USS Colorado (ACR-7)

The second USS Colorado (ACR-7/CA-7), also referred to as "Armored Cruiser No. 7", and later renamed Pueblo, was a United States Navy Pennsylvania-class armored cruiser. She was the second US Navy ship named Colorado, and the first to be named after the state of Colorado. The first, Colorado, was named for the Colorado River.[3]

USS Colorado (ACR-7), port side view September 1907.
United States
  • Colorado (1903–1916)
  • Pueblo (1916–1930)
Ordered: 7 June 1900
Awarded: 10 January 1901
Builder: William Cramp & Sons, Philadelphia, Pennsylvania
Cost: $3,780,000 (contract price of hull and machinery)
Yard number: 316
Laid down: 25 April 1901
Launched: 25 April 1903
Sponsored by: Miss C. M. Peabody
Commissioned: 19 January 1905
Decommissioned: 28 September 1927
Renamed: Pueblo, 9 September 1916
Reclassified: CA-7, 17 July 1920
Fate: sold for scrap, 2 October 1930
General characteristics (as built)
Class and type: Pennsylvania-class armored cruiser
  • 13,680 long tons (13,900 t) (standard)
  • 15,138 long tons (15,381 t) (full load)
  • 504 ft (154 m) oa
  • 502 ft (153 m) pp
Beam: 69 ft 6 in (21.18 m)
Draft: 24 ft 1 in (7.34 m) (mean)
Installed power:
  • 22 kn (41 km/h; 25 mph)
  • 22.24 kn (41.19 km/h; 25.59 mph) (Speed on Trials)
Complement: 80 officers 745 enlisted 64 Marines
  • Belt: 6 in (152 mm) (top & waterline)
  • 5 in (127 mm) (bottom)
  • Deck: 1 12 in (38 mm) - 6 in (amidships)
  • 4 in (102 mm) (forward & aft)
  • Barbettes: 6 in
  • Turrets: 6 - 6 12 in (165 mm)
  • Conning Tower: 9 in (229 mm)
General characteristics (Pre-1911 Refit)[1]
Installed power: 16 × Babcock & Wilcox boilers
  • 4 × 8 in/45 cal Mark 6 BL rifles (2×2)
  • 14 × 6 in/50 cal Mark 6 BL rifles
  • 18 × 3 in/50 cal rapid-fire guns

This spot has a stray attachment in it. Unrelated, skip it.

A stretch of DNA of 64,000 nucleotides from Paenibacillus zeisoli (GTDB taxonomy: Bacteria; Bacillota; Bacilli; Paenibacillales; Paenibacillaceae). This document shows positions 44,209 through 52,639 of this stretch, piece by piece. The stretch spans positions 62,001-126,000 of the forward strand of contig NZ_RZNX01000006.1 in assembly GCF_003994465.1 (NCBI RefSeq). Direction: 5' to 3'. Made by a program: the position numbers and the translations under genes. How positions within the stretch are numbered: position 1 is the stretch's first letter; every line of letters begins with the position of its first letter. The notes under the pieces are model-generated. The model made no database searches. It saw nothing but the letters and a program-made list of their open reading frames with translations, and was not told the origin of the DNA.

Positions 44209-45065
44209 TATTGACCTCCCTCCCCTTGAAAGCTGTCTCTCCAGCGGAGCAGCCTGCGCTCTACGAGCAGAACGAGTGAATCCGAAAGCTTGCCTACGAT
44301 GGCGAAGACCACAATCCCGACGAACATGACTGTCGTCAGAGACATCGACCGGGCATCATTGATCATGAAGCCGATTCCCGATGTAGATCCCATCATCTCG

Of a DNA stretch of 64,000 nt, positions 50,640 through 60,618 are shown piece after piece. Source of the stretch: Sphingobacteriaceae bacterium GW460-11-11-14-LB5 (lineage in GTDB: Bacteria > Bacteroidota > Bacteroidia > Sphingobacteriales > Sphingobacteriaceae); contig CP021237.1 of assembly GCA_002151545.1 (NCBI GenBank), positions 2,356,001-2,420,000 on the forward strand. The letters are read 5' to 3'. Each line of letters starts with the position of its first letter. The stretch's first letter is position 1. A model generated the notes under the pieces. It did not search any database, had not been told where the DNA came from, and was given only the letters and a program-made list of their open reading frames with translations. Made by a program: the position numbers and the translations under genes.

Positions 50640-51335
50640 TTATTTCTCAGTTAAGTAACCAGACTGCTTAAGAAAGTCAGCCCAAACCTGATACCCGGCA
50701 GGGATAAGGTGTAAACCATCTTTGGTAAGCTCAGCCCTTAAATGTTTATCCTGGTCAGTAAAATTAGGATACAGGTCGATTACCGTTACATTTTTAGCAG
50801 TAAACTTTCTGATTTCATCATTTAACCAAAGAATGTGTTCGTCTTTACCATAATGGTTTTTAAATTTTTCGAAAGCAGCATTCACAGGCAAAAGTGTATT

• 4 × 3-pounder (47 mm) Driggs-Schroeder saluting guns
  • 2 × 18 in torpedo tubes
General characteristics (Pre-1921 Refit)[2]
  • 4 × 8 in/45 cal Mark 6 BL rifles (2×2)
  • 14 × 6 in/50 cal Mark 6 BL rifles
  • 10 × 3 in/50 cal rapid-fire guns
  • 2 × 3 in/50 caliber anti-aircraft guns
  • 4 × 3-pounder (47 mm) Driggs-Schroeder saluting guns
  • 2 × 18 in torpedo tubes


Colorado was laid down on 25 April 1901,[1] by William Cramp & Sons, Philadelphia, and launched two years later on 25 April 1903. She was sponsored by Miss C. M. Peabody, and commissioned on 19 January 1905, with Captain D. Kennedy in command.[4]

Service history

Pre-World War I

Joining the Atlantic Fleet on 11 October 1905, Colorado trained and took part in drills along the east coast and in the Caribbean — as well as participating in ceremonies – until 7 September 1906, when she sailed for duty on the Asiatic Station. After cruising to Japan and China to represent American interests in the Far East, she returned to the west coast on 27 September 1907 for exercises along the Californian and Mexican coasts, in the Hawaiian Islands, and off Central and South America. She served again in the Far East from September 1909 – February 1910.[4]

Ceremonial visits and receptions for dignitaries highlighted the next two years, and from November 1911 – July 1912, Colorado returned to the Far East for duty. Between August and November, she sailed to land and support expeditionary troops at Corinto, Nicaragua, then patrolled Mexican waters until placed in reduced commission at Puget Sound Navy Yard on 17 May 1913.[4]